Is it reasonable?
It is totally reasonable (most of the time) to expect that you should be able to write email in which you take ownership of your work - both the credit and the blame - when dealing with others.
The times when it is unreasonable to expect that universally is when there is substantial risk to the team or organization when the communication does not come from a person of particular authority or talent. Examples:
In a tense inter-team/inter-organization situation - the boss may rightfully want to control the communication wording, because while the work is yours, responsibility for how external groups perceive your team and how well your team's rights and responsibilities are protected - is owned by your boss. When the team's image, rights or privileges are threatened, your boss may want to take ownership of all communication of a particularly heated nature.
In a case of formality, it may be that as the supervisor, your boss MUST do the communication as the legal representative. I've had to to this in cases of contract management, reporting to key customers on contracts, or with HR related situations.
In a case where individual contributors are temporary and/or interchangeable, the boss may be the constant point of contact.
Is it fair in this case?
If your boss can't explain in non-defensive terms (like the ones above) why all email should come through her - then you are probably correct in assessing that the reason is personal - instead of protecting the team, the boss is protecting herself.
This one is harder to fix, since it's a self-esteem issue, and also a defensive situation.
What do to?
It's OK to ask why. You've said you asked indirectly - there's no shame in asking directly. You can even read the emails where she's said defensively that she was going to reply and say that it seems to you like she doesn't trust you to answer emails - is that correct? And why?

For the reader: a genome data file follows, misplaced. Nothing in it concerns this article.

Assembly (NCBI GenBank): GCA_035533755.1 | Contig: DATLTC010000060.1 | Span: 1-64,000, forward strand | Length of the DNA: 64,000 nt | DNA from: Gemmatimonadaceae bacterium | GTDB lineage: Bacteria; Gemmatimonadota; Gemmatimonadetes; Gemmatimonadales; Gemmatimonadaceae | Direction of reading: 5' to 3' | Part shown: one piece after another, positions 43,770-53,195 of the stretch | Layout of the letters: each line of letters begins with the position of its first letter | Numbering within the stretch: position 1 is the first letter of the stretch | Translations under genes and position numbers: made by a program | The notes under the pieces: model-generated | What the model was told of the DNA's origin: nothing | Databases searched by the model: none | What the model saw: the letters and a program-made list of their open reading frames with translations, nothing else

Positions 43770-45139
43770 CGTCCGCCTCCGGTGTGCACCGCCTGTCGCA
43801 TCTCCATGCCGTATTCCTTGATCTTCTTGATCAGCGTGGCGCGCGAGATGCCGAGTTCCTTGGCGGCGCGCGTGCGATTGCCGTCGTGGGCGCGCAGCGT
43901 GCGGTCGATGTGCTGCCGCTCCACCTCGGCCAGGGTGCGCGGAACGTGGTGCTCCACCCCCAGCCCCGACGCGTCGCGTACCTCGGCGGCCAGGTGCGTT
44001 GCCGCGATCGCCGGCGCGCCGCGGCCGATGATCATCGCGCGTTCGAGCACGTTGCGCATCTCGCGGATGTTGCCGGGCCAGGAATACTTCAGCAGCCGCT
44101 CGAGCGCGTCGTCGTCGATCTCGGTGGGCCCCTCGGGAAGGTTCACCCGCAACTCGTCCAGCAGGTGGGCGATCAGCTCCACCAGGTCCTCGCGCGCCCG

She may have a valid reason that fits into my categories above, or similarly business related cases. At that point, you may want to clarify with her when answering emails yourself is OK and when it is her job.
If she can't give you a good reason and manages to dodge around it - you may want to think of some counteractions - because evasiveness can be a strong indicator of defensiveness. Make sure that others in the organization know of the value you contribute to the company - coworkers, adjoining groups, your boss's boss.
In many companies (in my mind, this a must-have) you can also have a "skip level" meeting with your boss's boss. Don't throw the boss under the bus - but if you don't get a satisfactory answer on "why" from the boss, ask the boss' boss. "Hey, I see that is very proactive in sending emails. When I respond before does, it seems that I've done the wrong thing by actively taking ownership and responding. I don't understand why - can you explain?
If there's a good reason, the boss' boss can explain it.
If not, he's on the alert about this behavior.
If he's vague, you can even say - it doesn't make you feel great, it feels like you're not trusted, and no one will tell you why. That's an unsettling place to be.